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On Walden Pond: Part One

“The perch swallows the grub-worm, the pickerel swallows the perch, and the fisherman swallows the pickerel; and so all the chinks in the scale of being are filled.”

Dateline: Concord, Mass.

Nothing escapes,


This, being, here.

Not the grub-worm, not the perch, not the pickerel, not the,


Not you.

Not I.

There is no escaping.

Move around all you want.  Hide.  Change your name, your looks, your clothes, your nooks.

Change everything.

But you will still be the grub-worm.

The perch.

The pickerel.

The fisherman.

Think about this for a second, every breath you take has in it molecules from every breath ever taken…on earth.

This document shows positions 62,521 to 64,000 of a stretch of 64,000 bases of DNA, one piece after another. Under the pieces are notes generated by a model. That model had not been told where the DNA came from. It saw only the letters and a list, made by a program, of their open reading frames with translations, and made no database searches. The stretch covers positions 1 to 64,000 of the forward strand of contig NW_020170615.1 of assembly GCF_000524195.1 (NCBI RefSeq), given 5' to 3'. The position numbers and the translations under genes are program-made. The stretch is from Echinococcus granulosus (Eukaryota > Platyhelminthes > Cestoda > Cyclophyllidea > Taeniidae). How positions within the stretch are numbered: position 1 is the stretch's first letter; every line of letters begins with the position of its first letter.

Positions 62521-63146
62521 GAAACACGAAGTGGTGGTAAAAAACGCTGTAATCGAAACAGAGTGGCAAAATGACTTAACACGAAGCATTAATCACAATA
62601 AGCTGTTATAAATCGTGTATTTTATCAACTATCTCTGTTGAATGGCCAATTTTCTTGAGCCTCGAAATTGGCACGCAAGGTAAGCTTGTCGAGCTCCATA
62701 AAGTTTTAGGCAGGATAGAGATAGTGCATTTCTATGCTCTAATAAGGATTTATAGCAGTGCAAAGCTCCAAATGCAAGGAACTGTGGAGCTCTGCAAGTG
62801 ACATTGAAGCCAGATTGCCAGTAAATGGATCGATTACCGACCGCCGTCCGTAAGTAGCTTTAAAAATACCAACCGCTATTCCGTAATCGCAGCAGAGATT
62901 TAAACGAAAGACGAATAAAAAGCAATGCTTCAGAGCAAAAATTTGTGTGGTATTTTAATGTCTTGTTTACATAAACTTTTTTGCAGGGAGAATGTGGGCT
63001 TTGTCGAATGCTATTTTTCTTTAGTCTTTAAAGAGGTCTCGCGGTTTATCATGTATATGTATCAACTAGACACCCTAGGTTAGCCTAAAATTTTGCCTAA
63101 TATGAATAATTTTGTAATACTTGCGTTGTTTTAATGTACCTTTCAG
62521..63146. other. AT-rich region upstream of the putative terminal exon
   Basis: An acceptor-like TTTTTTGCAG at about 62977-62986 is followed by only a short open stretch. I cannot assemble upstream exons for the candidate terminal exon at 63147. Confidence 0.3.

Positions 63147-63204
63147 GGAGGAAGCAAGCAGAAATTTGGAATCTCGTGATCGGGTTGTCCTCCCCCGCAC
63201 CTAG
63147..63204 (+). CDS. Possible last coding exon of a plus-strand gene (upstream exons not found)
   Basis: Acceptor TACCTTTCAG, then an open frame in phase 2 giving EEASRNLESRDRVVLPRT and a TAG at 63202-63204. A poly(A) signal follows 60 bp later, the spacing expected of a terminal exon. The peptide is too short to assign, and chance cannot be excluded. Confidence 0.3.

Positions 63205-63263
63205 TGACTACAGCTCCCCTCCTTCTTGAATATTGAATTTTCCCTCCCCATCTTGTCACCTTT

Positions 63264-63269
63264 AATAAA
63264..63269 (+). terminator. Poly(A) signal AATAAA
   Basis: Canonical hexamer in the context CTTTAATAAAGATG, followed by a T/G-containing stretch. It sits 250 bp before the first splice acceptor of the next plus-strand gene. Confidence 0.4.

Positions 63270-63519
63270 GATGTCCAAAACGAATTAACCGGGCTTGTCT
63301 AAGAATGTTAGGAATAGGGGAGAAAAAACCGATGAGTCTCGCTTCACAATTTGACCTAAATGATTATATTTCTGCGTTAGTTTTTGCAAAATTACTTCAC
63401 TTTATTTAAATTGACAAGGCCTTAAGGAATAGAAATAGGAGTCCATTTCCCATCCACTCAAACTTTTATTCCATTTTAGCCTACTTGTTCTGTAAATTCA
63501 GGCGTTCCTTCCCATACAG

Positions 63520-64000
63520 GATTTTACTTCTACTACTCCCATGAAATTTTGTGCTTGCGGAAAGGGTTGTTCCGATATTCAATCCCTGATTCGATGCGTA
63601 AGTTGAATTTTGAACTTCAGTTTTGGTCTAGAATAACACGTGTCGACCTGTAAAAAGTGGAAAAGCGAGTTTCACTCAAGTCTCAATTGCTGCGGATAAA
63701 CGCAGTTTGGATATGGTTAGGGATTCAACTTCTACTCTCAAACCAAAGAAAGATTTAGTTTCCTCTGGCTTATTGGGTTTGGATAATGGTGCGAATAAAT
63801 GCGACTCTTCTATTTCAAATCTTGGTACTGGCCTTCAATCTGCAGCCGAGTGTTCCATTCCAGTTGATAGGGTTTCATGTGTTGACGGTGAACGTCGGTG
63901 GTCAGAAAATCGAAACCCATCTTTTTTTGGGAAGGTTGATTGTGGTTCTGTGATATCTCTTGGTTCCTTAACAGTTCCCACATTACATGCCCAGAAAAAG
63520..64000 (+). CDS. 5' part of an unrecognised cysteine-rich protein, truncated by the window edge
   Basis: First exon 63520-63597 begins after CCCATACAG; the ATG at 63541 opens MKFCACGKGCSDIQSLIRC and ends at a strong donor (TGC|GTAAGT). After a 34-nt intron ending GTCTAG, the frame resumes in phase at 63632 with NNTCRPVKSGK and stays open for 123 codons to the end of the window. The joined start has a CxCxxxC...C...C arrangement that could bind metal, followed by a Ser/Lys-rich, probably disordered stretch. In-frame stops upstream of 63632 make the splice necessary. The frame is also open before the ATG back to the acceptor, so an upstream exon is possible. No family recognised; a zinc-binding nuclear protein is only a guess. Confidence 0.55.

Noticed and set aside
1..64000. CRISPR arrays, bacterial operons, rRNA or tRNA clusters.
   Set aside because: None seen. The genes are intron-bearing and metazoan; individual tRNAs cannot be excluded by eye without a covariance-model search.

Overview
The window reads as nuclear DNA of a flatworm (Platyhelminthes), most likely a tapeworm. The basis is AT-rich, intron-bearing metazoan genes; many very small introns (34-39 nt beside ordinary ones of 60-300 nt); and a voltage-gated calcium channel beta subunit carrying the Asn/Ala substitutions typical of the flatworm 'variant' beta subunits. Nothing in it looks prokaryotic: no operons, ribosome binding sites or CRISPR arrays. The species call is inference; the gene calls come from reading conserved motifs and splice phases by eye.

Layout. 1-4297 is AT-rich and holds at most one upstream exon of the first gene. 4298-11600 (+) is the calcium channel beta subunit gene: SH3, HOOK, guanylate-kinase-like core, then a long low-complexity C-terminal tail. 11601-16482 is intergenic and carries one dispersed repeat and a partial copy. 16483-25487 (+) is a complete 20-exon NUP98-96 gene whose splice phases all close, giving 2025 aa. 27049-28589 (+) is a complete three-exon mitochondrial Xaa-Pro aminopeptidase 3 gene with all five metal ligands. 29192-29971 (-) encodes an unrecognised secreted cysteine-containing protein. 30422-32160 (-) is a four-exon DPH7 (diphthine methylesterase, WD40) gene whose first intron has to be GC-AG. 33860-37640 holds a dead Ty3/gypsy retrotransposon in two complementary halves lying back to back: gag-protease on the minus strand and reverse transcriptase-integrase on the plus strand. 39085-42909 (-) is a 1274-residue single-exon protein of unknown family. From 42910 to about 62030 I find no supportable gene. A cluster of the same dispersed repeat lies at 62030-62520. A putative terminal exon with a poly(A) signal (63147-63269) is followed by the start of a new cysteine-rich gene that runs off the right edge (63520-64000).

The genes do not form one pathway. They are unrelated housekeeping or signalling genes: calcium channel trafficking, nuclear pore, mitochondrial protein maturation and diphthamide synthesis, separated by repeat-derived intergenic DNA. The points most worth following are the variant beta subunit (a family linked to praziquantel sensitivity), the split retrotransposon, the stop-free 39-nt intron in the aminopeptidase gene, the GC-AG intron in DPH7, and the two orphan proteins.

In your lungs, molecules from the last breath of Caesar.

In your lungs, molecules from the Gettysburg Address.

And if you believe in Adam.

And if you believe in Eve.

Yep, in there too.

 As is the roar of the tiger.

As is the screech of the owl.

As you are in the last gasp,

of the pickerel.

   “The universe is wider than our views of it.”

In high school, I thought Henry David Thoreau’s Walden was on the same par as the books, Animal Farm, or Lord of The Flies.

And that par was simply this … stupid.

Now that I have a much higher degree that was all Magna Cum Laude upped, I can remember re-reading the books in the smoke filled haze of a coffee house while sipping coffee from countries I can’t spell, and realizing this,

two of those books still suck.

If you want me to dance half naked around a fire you better be the Dallas Cowboy Cheerleaders doing the askin’.